After a wait that seemed as long as his nearly four-decade career, the R&B legend Screamin' Jay Hawkins took the 9:30 club stage Friday night. Although Hawkins' deep baritone has thinned and his notorious stage act has calmed down since the days of yore, he was just as eccentric as ever, buttressing the theory of rock's voodoo roots. Wearing a wildly patterned suit, Hawkins wailed, snorted, cock-a-doodle-doo'd, grumped and squawked his way through an uneven set of New Orleans-flavored boogie-woogie rock and blues.
Having brought only longtime sax player Barry Sullivan along, Hawkins was backed by the local act Tough Luck, which reportedly had only 10 minutes of rehearsal before the show. Sullivan's mournful playing enlivened the funky blues piano of Louie Jordan's "Early in the Morning," and other high points included a rollicking rendition of Lloyd Price's "Lawdy Miss Clawdy" and the warped carnival waltz of Hawkins' best-known hit, "I Put a Spell on You," for which he donned a lovely pair of tusks. But "Constipation Blues" and "Shout" were labored at best, and despite Steve Jacobs' beach-party guitar, "Bite It" was a poor attempt at outrage that couldn't get beyond its tiresome frat-house sensibilities.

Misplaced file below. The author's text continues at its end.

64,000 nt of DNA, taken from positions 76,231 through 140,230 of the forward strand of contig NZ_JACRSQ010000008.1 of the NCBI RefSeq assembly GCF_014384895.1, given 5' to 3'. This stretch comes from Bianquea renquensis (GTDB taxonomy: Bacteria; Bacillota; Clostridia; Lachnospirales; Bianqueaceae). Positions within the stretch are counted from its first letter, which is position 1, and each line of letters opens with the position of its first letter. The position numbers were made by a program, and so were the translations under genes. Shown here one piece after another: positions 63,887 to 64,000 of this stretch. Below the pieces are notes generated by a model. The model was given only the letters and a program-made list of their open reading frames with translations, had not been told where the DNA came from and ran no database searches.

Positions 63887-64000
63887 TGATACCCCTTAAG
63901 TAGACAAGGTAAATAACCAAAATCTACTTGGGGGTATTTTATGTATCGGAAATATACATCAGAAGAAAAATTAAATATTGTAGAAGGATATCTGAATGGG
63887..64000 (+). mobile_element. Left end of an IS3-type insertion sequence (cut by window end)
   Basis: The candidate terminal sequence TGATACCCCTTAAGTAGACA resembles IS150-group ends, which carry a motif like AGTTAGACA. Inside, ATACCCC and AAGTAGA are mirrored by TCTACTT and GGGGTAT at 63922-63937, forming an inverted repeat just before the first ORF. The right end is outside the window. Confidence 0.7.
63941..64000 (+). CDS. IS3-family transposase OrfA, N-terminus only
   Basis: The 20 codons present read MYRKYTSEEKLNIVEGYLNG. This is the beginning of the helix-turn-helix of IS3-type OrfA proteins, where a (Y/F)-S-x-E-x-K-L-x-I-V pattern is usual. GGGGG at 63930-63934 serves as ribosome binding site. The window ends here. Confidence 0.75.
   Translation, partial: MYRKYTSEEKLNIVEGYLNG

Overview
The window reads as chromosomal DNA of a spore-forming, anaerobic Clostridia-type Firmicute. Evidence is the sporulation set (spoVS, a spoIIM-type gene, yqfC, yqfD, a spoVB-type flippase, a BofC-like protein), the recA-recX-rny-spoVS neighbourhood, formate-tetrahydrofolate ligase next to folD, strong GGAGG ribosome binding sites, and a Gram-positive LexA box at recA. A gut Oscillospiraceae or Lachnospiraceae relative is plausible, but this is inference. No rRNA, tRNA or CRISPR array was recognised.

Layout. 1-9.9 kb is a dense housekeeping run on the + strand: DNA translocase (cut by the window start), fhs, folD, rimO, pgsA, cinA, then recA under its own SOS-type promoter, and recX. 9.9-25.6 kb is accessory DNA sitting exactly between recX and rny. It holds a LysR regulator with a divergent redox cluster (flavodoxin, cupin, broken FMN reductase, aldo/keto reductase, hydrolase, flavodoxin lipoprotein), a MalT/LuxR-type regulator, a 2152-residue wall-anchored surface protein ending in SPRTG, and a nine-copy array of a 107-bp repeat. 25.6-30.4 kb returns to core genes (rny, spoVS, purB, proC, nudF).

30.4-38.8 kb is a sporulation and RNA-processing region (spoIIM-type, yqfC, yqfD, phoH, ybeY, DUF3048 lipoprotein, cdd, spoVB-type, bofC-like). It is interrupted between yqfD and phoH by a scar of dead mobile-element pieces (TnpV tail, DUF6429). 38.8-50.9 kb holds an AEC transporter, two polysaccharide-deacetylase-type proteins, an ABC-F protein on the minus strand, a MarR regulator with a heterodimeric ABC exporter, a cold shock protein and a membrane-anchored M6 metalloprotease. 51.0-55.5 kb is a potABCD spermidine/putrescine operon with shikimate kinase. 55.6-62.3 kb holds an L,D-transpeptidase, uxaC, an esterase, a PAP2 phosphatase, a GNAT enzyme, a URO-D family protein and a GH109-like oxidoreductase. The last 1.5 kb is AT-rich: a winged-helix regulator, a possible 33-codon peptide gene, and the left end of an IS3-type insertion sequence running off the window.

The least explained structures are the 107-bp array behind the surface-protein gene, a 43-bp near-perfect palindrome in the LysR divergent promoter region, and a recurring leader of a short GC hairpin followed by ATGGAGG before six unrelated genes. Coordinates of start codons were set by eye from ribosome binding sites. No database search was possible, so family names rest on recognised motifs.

Hawkins came closest to his wild-man reputation in "Feast of the Mau Mau," performed with some pyrotechnic thrills and the grisly effect of a disembodied rubber hand whose fingers kept time to the beat.